That said, if a child tells us something that points to his being in real danger, then we are legally, and morally, obligated to call child protective services. One example I experienced is when, years ago, I worked in a child care center. A three-year-old boy came to school one morning and told us, repeatedly, in details, that while he'd been lying in bed the night before his dad had punched him in the face and given him a bloody nose. We called social services right away. It turned out, sadly, that the story was true... the father had Bipolar Disorder and had gotten angry when the little boy had been crying at bed time, so he'd gone in and punched him. The child's shocked mother had kicked the father out of the house, so she was trying to take care of things, and child protective services was actually able to help her and the little boy leave an abusive situation.

Now, what if there is something going on at home that you really don't want other people knowing about? Lets say you have a teenager who has been having some serious problems... you found drugs in her room, or she got arrested for shoplifting. There has been a lot of yelling going on in your house... you and your spouse yelling at your daughter, and yelling at each other about how to handle her. You don't think this is the sort of thing you want your younger child, 7-year-old Timmy, to be sharing with all of his classmates. So you tell him, "Timmy, this is our family business. Do not share it with anyone." Timmy doesn't really understand what is going on, but all the yelling has been scaring him. Refer to Paragraph 5 of this blog entry: When you tell your kids to keep that sort of secret, you teach them that they... and you... have something to be ashamed of. They learn that it is their responsibility to protect adults by keeping their secrets. They learn that nobody outside of the family is to be trusted. And think about this... if someone does hurt them, and tells them to keep it a secret, they will have already learned about keeping their mouths shut.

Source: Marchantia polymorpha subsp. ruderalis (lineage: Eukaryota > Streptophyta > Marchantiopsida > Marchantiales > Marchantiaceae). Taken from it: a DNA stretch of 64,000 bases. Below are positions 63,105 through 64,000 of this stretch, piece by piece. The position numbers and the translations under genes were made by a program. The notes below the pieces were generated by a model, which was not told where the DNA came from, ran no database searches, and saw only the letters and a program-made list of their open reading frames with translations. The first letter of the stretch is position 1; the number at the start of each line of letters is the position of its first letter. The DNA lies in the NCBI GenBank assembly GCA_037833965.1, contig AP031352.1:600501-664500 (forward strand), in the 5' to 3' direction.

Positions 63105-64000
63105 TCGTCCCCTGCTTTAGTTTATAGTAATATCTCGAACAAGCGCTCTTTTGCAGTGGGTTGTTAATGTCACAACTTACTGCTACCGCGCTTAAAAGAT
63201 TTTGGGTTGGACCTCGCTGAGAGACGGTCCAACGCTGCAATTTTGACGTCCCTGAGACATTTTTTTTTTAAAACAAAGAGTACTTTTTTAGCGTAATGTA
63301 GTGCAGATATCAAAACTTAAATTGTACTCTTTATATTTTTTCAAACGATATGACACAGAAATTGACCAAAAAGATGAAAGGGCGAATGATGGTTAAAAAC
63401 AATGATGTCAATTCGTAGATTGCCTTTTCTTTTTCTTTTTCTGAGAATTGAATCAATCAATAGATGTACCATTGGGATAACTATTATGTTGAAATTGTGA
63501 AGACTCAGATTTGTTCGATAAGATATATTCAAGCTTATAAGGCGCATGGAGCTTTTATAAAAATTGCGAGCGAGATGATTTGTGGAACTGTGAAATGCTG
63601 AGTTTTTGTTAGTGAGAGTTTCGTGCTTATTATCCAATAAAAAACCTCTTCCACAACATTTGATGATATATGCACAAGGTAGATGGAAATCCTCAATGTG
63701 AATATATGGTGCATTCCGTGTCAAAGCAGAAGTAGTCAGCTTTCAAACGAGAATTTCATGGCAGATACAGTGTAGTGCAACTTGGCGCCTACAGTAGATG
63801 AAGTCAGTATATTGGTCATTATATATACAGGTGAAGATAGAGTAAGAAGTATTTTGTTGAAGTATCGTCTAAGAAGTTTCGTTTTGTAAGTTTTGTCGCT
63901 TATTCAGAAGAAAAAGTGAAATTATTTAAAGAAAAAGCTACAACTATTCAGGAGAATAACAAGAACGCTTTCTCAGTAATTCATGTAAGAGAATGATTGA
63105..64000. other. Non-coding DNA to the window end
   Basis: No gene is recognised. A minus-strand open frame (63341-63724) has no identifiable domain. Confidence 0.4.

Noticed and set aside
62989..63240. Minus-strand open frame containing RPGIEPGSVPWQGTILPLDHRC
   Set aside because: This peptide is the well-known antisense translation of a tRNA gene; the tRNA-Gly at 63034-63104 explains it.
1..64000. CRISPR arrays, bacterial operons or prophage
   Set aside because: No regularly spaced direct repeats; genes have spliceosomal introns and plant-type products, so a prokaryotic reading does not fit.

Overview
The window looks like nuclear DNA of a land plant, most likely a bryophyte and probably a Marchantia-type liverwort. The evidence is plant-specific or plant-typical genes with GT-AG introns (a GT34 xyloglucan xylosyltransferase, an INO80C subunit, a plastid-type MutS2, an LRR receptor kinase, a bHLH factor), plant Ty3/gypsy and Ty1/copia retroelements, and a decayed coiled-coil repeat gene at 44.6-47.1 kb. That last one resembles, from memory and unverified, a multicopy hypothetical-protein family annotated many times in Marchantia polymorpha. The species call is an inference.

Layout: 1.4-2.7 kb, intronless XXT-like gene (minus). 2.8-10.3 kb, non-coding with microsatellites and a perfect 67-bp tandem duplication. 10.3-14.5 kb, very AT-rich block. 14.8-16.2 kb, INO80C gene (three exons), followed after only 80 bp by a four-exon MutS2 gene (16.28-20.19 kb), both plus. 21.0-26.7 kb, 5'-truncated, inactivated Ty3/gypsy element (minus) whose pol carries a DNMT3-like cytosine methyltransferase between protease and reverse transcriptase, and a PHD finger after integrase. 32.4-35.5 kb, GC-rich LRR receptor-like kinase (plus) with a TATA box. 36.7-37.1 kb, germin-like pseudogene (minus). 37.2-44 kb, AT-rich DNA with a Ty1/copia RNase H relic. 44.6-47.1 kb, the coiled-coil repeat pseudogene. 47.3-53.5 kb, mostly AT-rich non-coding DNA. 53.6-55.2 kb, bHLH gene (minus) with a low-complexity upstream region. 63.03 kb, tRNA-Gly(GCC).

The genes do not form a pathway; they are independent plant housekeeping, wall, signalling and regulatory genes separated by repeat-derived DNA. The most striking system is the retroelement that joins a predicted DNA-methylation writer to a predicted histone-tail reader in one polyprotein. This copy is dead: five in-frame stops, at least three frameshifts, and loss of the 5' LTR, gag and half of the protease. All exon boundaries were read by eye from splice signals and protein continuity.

Instead, you could even call your child's teacher and actually let them know what is going on... you don't have to talk about all of the details, but let the teacher know that your older daughter has been in some trouble and there has been a lot of tension and anger in the house. Then we... the people who spend 7 hours a day with Timmy at school... can keep an eye on him. If  he seems a little withdrawn, or has trouble focusing, we'll know that he may need a little extra patience and TLC. If he doesn't turn in his homework because you just didn't get a chance to help him with it, we'll understand why. And if he does need to talk, we'll be there to listen and comfort him.

If there is something going on in your house that is putting your children in danger... for example you are dealing with a substance addiction that is leaving you unable to take care of your kids, or someone in your home has been hurting others in the home... then as a parent, it is your job to put a stop to it. Instead of telling your child, "Don't tell anyone about this," you need to do something to keep your child safe. I am probably preaching to the choir here, because I know my readers well and most of them wouldn't be in this particular situation, so this is mostly a vent. But still... it is not fair to ask children to keep a secret that will allow them to continue to be in danger.

Okay. Rant over. Goodnight.